The Sunni-Shia Divide and Islam’s Puzzling Origins

In his latest essay, Emmet Scott posits that Islam arose as a result of the Arab usurpation of the Sassanid Empire in the middle of the 7th century A.D.

The Sunni-Shia Divide and Islam’s Puzzling Origins

by Emmet Scott

In my Impact of Islam (2014) and Guide to the Phantom Dark Age (2014) I argued in some detail that Muhammad was a fictitious character conjured to life by the Umayyad Caliphs in the late seventh century in order to justify and legitimize the Arab usurpation of the Persian Sassanid Empire. In the above studies I also suggested that the earliest “Islam” was spread by the Sassanid Empire and that the great “Arab Conquests” of Anatolia, Syria and Egypt were in reality carried out by Persian armies. Certainly the earliest Islam detected by archaeologists is thoroughly Persian in character in terms of art, architecture, iconography, and even pottery. Thus for example, the crescent moon with the star, Islam’s symbol par excellence, is in fact an Iranian religious motif and appears on Persian coins many centuries before the advent of Islam.

In the above two volumes I also argued that the Sassanid king Chosroes II (reigned 590-628) converted to the Ebionite (or Judaic) form of Christianity (or, more accurately, Judaic Jesus movement) and that Ebionitism, popular throughout the Middle East since the fourth century, formed the doctrinal bedrock of what later came to be known as Islam. I suggested too that the Qur’an was originally an Ebionite devotional text written in Aramaic, and that it was only under the Umayyad Caliphs (beginning with Mu’awiya) that the book was transcribed into Arabic — a transcription which changed the meaning of many passages.

The Ebionite cult was doctrinally almost identical to Islam; it accepted the Mosaic Code, with all it implied (circumcision, halal/kosher food, divorce, stoning for adultery, etc.), yet also saw Jesus as a prophet — though not the Son of God. That Chosroes II converted to Ebionitism is suggested by a number of clues. First and foremost, he is known to have converted to some form of Christianity (usually described as “Syriac”) after his marriage to the beautiful Syrian princess Shirin, who was also a Christian of some variety. Secondly, and crucially, he began to issue coins bearing the Aramaic legend bism Allah, “in the name of God.” These coins are regarded as the earliest Islamic coins and are usually believed to have been issued by one of the conquering Rashidun caliphs, either Umar or Uthman. Yet the same coins have the image of Chosroes II and his name in Pahlavi script, as well as a Zoroastrian fire temple on the reverse side. It is inconceivable that any Islamic ruler — (in our modern understanding of Islamic) would have issued coins of this design. Yet in spite of that the coins are routinely ascribed to Arab caliphs, for the simple reason that to assign them to the man whose name appears on them — Chosroes II — would mean placing a question mark on the whole of early Islamic history. And that is something historians have as yet been unwilling to do.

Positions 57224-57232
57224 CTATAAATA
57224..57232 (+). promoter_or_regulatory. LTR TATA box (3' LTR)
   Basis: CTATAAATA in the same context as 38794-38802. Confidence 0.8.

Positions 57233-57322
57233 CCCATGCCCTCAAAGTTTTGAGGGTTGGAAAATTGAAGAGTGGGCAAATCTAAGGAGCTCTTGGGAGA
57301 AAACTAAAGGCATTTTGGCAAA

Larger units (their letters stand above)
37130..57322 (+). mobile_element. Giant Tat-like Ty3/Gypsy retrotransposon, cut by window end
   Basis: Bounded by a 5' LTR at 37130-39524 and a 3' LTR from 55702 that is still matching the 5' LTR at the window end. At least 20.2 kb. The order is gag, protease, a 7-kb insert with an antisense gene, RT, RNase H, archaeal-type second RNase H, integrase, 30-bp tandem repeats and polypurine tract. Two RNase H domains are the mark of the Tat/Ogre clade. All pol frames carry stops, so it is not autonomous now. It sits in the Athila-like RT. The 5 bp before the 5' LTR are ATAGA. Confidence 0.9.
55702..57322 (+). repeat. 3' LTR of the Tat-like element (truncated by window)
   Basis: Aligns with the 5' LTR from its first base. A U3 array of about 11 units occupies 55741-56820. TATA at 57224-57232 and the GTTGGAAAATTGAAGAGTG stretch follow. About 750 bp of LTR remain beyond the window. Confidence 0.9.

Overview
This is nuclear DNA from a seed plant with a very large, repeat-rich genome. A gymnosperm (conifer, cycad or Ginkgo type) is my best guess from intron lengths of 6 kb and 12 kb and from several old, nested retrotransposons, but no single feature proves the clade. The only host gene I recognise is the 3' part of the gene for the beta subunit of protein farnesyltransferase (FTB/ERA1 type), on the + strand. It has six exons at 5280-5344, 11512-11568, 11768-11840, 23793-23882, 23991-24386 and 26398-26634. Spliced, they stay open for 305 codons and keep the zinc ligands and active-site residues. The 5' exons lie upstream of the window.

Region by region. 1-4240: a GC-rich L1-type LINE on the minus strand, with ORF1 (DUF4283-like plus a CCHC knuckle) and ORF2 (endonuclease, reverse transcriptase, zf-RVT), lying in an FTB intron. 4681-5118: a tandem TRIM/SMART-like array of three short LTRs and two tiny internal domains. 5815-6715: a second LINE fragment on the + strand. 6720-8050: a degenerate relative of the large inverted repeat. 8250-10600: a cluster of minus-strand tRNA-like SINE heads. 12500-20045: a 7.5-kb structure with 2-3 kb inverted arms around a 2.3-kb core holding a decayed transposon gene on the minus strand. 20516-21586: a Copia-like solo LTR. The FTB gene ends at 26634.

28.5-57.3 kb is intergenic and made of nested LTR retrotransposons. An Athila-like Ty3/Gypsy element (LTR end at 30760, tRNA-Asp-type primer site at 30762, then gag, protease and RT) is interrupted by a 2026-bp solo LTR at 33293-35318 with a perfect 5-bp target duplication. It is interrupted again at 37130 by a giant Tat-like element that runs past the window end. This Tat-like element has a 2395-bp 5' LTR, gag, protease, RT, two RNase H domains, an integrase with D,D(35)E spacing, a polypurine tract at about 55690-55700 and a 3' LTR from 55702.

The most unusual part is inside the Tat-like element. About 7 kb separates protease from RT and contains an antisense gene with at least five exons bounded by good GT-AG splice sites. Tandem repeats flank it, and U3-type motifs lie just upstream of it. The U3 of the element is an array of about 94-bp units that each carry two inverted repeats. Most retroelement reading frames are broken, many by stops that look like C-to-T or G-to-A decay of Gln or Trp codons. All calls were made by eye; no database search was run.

We know that a decade or so after Chosroes’ death the throne was occupied by Yazdegerd III, his grandson. Yazdegerd was the last Sassanid Emperor and we are told that in his time Persia was conquered by the armies of Caliph Umar. Yet Yazdegerd’s coins also display the legend bism Allah, as well as the Zoroastrian fire temple. Now it may just be conceivable that the Arabs could have for convenience continued to use the basic design of coins minted by the last Sassanid emperor, Yazdegerd III, but why continue to mint coins with the name of an earlier Persian king, Chosroes II, one who moreover had died a decade and a half earlier?